Fog Lifting on RFOG
The SCTE Engineering Committee approved the RFOG program last fall. The task of crafting the standards has since been handed over to the SCTE Interface Practices Subcommittee. That work got underway in mid-March at SCTE's Exton, Pa., headquarters. (See SCTE Moves on RFOG.)
Development of RFOG will center on a wide range of interfaces that enable new FTTP networks to interconnect with the cable operator's hybrid fiber/coax (HFC) plant and headend environments Some of the RFOG project will involve specifications for elements such as passive splitters and directional couplers, gateway RF levels, gateway environmental requirements, and fiber-optic passive filters.
The standards resulting from RFOG will also aim to ensure that traditional digital set-tops and Docsis modems can run on FTTP plant managed by cable operators.
Real estate developers are pushing service providers for fiber connections, believing the advanced architecture could boost new-home prices. Some developers even appear to be willing to subsidize some of the additive costs a cable operator might be hit with.
The industry's cable FTTP effort has drawn significant interest (and even some new product lines) from a swath of equipment suppliers, including Cisco Systems Inc. (Nasdaq: CSCO), Motorola Inc. (NYSE: MOT), Calix Inc. (NYSE: CALX), CommScope Inc. , Aurora Networks Inc. , Wave7 Optics Inc. , Alloptic Inc. , and Arris Group Inc. (Nasdaq: ARRS). (See SA Pitches Cable PON, Calix Uses RFOG, Moto Expands 'CablePON' Strategy, and CommScope Sees BrightPath for Cable FTTP.)
It's too early to predict when SCTE will finalize the RFOG standards, but it's clear that plenty of work remains ahead. "I don't know what kind of schedule will result, although I would not expect standards momentarily," SCTE VP of standards Stephen Oksala writes in an email response to Cable Digital News. "It depends on two factors – the speed with which people are willing to set pen to paper, and the degree to which the working group agrees with the details of what gets written down."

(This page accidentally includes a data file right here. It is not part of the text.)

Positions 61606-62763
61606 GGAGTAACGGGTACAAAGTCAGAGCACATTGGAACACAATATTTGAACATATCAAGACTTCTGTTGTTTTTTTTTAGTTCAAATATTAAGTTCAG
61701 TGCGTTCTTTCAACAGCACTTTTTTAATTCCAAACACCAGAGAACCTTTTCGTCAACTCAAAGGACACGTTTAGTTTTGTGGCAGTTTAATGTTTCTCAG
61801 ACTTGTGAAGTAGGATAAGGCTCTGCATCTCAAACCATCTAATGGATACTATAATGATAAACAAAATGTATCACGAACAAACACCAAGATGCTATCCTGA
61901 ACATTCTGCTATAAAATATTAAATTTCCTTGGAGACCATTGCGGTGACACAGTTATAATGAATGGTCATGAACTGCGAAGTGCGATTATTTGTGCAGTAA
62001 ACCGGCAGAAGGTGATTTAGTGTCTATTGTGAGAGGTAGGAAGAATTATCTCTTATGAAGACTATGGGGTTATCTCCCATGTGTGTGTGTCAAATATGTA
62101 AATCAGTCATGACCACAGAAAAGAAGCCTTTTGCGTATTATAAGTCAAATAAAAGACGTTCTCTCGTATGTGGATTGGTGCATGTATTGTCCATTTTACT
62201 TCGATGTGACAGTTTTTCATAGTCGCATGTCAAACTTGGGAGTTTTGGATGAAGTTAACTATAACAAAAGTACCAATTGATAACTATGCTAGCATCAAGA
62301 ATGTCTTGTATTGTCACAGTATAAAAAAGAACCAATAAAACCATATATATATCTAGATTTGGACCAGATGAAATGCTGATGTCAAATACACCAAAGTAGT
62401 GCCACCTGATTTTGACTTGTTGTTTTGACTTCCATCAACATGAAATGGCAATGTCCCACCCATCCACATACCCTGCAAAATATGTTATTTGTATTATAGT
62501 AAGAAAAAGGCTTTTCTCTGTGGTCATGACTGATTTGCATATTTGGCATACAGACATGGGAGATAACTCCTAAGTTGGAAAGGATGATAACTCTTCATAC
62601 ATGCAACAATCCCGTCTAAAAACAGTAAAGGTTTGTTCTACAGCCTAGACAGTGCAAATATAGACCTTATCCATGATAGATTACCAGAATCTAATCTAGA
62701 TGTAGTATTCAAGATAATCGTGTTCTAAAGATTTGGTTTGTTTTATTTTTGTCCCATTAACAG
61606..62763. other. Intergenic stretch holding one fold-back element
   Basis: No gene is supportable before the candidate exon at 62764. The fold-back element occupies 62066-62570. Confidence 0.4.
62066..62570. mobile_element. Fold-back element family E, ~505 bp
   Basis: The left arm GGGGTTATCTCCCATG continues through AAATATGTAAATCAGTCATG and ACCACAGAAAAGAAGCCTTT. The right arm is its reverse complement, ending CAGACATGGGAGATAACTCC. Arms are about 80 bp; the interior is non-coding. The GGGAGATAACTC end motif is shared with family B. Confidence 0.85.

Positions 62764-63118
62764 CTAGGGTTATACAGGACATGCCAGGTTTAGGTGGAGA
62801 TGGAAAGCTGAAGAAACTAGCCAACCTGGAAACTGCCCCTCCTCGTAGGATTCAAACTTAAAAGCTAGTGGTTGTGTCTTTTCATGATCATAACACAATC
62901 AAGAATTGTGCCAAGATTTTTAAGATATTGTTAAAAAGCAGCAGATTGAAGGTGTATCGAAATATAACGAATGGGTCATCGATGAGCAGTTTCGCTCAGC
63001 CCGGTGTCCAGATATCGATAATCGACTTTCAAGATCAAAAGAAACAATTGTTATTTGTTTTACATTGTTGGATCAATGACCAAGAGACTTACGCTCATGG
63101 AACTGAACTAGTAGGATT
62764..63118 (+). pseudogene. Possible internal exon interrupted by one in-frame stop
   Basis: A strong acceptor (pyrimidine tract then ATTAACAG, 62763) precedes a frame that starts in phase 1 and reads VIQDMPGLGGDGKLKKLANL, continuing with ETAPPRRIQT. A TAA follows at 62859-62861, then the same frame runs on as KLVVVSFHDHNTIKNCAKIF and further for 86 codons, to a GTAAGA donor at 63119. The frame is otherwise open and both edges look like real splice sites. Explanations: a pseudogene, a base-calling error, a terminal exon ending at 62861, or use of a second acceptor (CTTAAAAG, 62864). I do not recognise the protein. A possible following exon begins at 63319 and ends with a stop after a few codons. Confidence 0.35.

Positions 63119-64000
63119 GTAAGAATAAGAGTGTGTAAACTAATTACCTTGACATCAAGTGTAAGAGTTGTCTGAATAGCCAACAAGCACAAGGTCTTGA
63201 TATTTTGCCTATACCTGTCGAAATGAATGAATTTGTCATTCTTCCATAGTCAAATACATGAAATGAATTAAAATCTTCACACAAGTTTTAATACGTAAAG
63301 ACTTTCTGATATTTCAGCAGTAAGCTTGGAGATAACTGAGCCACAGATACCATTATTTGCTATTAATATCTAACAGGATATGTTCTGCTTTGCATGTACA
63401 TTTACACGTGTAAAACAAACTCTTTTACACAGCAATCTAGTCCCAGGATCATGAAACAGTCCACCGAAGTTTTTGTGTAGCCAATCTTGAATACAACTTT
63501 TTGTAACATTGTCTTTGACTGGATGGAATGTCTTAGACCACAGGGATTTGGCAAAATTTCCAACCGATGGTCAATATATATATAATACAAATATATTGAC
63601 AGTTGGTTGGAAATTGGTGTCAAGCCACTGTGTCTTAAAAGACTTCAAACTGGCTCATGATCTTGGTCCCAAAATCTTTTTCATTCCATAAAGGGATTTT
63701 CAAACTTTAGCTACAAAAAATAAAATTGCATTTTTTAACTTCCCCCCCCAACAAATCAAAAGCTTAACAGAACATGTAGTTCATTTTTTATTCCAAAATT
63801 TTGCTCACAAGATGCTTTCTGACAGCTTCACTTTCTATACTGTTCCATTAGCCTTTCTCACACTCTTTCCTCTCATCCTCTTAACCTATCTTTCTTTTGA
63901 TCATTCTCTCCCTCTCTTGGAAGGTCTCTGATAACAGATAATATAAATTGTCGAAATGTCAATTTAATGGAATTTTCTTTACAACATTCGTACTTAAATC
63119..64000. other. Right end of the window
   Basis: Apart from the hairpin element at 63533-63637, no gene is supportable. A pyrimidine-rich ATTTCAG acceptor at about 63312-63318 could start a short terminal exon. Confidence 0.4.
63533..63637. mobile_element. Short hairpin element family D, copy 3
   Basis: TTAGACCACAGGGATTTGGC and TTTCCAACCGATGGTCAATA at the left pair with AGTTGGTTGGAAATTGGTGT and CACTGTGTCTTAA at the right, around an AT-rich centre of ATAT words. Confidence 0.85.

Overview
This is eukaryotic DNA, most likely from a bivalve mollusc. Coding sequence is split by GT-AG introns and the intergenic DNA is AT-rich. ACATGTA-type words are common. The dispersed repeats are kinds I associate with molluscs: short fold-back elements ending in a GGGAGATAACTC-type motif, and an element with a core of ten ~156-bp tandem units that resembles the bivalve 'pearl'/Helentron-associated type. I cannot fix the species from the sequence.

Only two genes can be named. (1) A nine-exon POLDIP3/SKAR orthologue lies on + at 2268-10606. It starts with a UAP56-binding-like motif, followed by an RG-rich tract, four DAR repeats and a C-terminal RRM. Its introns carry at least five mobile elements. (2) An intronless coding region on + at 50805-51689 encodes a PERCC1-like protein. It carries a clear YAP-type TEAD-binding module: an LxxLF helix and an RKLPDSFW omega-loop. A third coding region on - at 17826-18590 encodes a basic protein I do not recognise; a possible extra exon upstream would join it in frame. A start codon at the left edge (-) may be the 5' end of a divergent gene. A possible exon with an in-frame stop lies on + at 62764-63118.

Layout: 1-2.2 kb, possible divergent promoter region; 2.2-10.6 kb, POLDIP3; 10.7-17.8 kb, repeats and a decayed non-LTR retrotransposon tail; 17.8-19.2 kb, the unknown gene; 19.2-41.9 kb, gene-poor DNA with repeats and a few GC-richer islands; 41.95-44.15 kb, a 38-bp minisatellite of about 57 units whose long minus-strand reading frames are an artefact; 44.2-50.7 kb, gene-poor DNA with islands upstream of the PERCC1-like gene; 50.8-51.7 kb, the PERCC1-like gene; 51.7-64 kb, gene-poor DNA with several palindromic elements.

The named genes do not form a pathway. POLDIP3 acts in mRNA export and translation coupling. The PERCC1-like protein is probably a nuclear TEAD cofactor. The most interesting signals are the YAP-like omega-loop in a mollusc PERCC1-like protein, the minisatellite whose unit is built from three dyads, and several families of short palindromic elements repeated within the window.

Although SCTE has yet to develop those standards, some MSOs, including CableOne and Bresnan Communications LLC , have already begun to deploy or test RFOG-like architectures in the lab or in greenfield developments. Time Warner Cable Inc. (NYSE: TWC) has not disclosed any RFOG projects but is said to be among the most interested MSOs.
Still, most view RFOG as an evolutionary path for cable operators.
"We believe, ultimately, that we'll see glass to every house," says Dave Pangrac, CEO of Pangrac & Associates Development Inc., which licenses FTTP tap, NIU, node, and laser technology to some traditional cable vendors that are going after the RFOG segment. "But [cable operators] won't rip out 4,000 to 5,000 miles of HFC plant to put in fiber."
"It's taking shape and we see demand for this type of product... but it's still the very early days in terms of the number of units that are deployed," says John Dahlquist, vice president of marketing for Aurora Networks, which supplies nodes and transmission gear to cable operators.
As for SCTE's involvement in RFOG, some vendors are concerned that developing far-reaching standards too soon could stifle product innovation.
"What's outlined [by SCTE] is a good starting point," Dahlquist says. "By coming up with standards too quickly, you end up putting everyone in one direction and the benefit of getting work going down on one path, but is it the right path?"
As for RFOG's next steps, "Working Group 5 (fiber optic) in our Interface Practices Subcommittee will be developing whatever specifications they think are appropriate," Oskala writes. "There is also an overall architecture specification that will guide them, although that will likely change over time as people get into the details."
— Jeff Baumgartner, Site Editor, Cable Digital News